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Manage Control Freaks

control freak

Frustrated by a control freak, micromanager, or a high-need-to-know type? Controlling behavior stems from a need that isn’t being met. Identify the need, meet it, and your life gets easier.

This is similar to what sales people learn during good sales training. The customer wants to buy the car but doesn’t. She visits the dealership three times, but just can’t pull the trigger. She has some sort of a concern. If the sales person can identify the concern, he can possibly resolve it, and sell the car. Working with control freaks is the same.

If someone wants more updates, information, or involvement than you’re comfortable with, he has a need that isn’t being met. When you meet the need, the person will likely back off.

I ask the people who work for me to never make me ask for something twice. Meaning, if I ask for an update the week before a speaking engagement, anticipate that I’ll want that information for all engagements. Confirm by asking me and then provide the data without being asked for all future engagements. Getting the information regularly without having to ask builds trust and credibility.

Here are six tips for working with control freaks:

  1. If you don’t know, ask:
  • Their work-related goals.
  • What the person is concerned about at work.
  • How s/he likes to communicate – in-person, email, phone, voicemail, or text.
  • How often s/he wants information, in what format, and with how much detail.

2. Provide more information than you think you need to, and then ensure the person wants that information in the future.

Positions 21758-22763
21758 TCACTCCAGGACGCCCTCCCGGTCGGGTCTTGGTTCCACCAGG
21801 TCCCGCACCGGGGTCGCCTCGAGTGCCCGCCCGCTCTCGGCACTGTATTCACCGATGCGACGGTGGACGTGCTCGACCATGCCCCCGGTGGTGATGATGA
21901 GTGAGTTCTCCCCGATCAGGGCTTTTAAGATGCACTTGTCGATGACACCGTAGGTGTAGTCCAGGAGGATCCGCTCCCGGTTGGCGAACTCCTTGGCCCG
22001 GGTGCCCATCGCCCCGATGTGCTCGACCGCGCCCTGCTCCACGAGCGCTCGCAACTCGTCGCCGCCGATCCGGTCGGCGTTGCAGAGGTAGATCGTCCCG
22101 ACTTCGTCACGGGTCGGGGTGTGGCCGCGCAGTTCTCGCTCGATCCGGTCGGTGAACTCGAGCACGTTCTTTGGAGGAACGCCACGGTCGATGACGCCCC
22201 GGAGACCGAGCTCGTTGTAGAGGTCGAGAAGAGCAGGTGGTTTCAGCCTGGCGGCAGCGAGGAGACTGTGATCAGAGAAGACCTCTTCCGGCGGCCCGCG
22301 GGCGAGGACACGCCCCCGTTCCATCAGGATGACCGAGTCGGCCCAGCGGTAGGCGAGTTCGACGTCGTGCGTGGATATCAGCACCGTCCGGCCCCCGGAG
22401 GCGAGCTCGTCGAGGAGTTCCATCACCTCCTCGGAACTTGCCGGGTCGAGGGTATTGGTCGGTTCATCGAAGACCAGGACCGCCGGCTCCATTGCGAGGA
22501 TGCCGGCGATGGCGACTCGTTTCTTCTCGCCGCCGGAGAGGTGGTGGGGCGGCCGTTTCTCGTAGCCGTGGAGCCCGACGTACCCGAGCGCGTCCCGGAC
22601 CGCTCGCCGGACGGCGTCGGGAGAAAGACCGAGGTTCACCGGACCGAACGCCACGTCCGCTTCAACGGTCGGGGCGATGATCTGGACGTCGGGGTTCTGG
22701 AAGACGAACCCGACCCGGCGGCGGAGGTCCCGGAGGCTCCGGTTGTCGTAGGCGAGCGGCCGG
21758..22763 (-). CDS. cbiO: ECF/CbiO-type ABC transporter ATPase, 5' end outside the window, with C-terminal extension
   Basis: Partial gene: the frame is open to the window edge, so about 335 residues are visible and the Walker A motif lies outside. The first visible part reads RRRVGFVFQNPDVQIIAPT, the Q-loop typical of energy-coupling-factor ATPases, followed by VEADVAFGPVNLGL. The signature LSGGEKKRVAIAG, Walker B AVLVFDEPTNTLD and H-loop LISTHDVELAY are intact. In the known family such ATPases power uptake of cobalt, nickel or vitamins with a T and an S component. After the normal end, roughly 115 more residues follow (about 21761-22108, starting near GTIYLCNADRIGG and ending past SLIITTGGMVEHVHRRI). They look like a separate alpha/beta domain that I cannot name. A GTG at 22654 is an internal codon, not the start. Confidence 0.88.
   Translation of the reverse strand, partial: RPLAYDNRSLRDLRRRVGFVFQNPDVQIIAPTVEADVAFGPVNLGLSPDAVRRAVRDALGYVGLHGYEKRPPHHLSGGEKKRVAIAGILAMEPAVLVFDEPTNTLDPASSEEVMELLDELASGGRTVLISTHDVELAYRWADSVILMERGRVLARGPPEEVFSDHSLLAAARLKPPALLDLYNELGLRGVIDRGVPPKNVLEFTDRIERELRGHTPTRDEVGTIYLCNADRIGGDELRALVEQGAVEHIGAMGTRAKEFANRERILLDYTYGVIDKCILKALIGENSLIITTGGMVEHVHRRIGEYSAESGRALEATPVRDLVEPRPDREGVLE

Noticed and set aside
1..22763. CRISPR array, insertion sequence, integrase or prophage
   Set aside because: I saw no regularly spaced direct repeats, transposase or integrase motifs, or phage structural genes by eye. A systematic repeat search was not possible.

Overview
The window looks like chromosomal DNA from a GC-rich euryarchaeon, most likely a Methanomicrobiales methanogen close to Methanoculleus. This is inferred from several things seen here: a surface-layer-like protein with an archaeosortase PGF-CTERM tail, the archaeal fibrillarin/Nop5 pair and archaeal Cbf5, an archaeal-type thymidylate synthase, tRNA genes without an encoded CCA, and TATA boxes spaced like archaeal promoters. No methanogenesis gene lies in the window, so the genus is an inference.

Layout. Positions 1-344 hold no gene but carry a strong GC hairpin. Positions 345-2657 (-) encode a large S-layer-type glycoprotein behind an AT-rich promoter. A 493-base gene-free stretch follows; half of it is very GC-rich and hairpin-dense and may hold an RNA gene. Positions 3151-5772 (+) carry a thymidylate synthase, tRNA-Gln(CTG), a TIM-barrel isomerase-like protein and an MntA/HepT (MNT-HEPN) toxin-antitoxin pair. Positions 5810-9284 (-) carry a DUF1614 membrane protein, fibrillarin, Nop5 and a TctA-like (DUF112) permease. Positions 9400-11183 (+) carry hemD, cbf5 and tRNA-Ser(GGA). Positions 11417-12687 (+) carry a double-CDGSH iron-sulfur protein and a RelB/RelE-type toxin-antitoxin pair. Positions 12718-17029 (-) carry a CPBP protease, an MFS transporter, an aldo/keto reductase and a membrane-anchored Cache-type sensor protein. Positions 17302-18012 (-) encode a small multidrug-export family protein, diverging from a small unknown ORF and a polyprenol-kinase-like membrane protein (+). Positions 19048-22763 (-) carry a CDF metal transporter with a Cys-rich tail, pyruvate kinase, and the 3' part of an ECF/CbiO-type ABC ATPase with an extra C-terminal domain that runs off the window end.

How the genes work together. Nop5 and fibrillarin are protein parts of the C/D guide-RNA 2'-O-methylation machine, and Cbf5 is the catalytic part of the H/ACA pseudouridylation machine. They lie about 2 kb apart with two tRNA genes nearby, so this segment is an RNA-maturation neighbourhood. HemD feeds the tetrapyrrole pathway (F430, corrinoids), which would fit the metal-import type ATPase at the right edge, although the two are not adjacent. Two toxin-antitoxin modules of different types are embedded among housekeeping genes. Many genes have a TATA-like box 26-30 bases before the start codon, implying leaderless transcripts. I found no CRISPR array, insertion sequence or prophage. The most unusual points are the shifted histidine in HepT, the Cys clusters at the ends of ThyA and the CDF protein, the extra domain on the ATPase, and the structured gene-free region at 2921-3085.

3. If you’re asked for information, ask why the person wants it, and if s/he wants it in the future. Then provide the information before you’re asked.

4. If someone is overly involved in your work and you feel you have no freedom, state your observation and ask for information. That could sound like, “You’ve been involved with each major decision with this project. I’m used to working with less oversight. Do you have a concern about my approach?” Then you negotiate. Everything is a negotiation.

5. This will put the other person on the defensive. A less confrontational approach is to discuss and agree upon levels of involvement and supervision when projects begin. That could sound something like, “What kind of involvement do you want to have in this project? What do you want to do? What do you want me to do? What kind of updates would you like, how often, and with how much detail?” It’s always easier to prevent a problem than to fix one.

6. Lastly, don’t take anything personally. Oversight and involvement may be a reflection of how someone feels about your performance, but it might not. When in doubt, ask.

 

control freak

About 

Shari Harley is the founder and President of Candid Culture, a Denver-based training firm that is bringing candor back to the workplace, making it easier to give feedback at work. Shari is the author of the business communication book How to Say Anything to Anyone: A Guide to Building Business Relationships that Really Work. She is a keynote speaker at conferences and does training throughout the U.S. Learn more about Shari Harley and Candid Culture’s training programs at www.candidculture.com.

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One Response to “Manage Control Freaks”

  1. Catherine says:

    Some control freaks just want to do it all themselves. No matter what attempts you make to communicate, get feedback, etc. they don’t respond or they begin limiting your access/ability to contribute. I’ve worked with a few like this. In one case, they were eliminating my position. In another, it was just fear at its worst. In this last case, I went to speak to the person face-to-face and simply said that the communication was simply not working and I needed clearer direction and more timely feedback to do well. Nothing changed wrt to their communications. To my face they were complimentary, but in practice, I found them to be undermining my role. I felt the arrangement was dishonest from the start. I am no longer associated with that organization. That was a very frustrating and disappointing experience.

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